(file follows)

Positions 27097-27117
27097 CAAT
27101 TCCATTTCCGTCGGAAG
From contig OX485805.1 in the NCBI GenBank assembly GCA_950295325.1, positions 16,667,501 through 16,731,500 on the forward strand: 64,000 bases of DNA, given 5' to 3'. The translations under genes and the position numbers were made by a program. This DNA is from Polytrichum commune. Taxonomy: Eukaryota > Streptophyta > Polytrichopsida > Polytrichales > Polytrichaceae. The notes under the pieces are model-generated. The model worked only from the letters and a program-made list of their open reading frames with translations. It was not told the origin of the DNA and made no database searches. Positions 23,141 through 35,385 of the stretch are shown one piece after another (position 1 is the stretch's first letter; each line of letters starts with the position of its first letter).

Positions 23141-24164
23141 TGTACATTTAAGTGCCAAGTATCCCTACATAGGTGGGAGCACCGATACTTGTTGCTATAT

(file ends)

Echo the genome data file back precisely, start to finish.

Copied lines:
Positions 27097-27117
27097 CAAT
27101 TCCATTTCCGTCGGAAG
From contig OX485805.1 in the NCBI GenBank assembly GCA_950295325.1, positions 16,667,501 through 16,731,500 on the forward strand: 64,000 bases of DNA, given 5' to 3'. The translations under genes and the position numbers were made by a program. This DNA is from Polytrichum commune. Taxonomy: Eukaryota > Streptophyta > Polytrichopsida > Polytrichales > Polytrichaceae. The notes under the pieces are model-generated. The model worked only from the letters and a program-made list of their open reading frames with translations. It was not told the origin of the DNA and made no database searches. Positions 23,141 through 35,385 of the stretch are shown one piece after another (position 1 is the stretch's first letter; each line of letters starts with the position of its first letter).

Positions 23141-24164
23141 TGTACATTTAAGTGCCAAGTATCCCTACATAGGTGGGAGCACCGATACTTGTTGCTATAT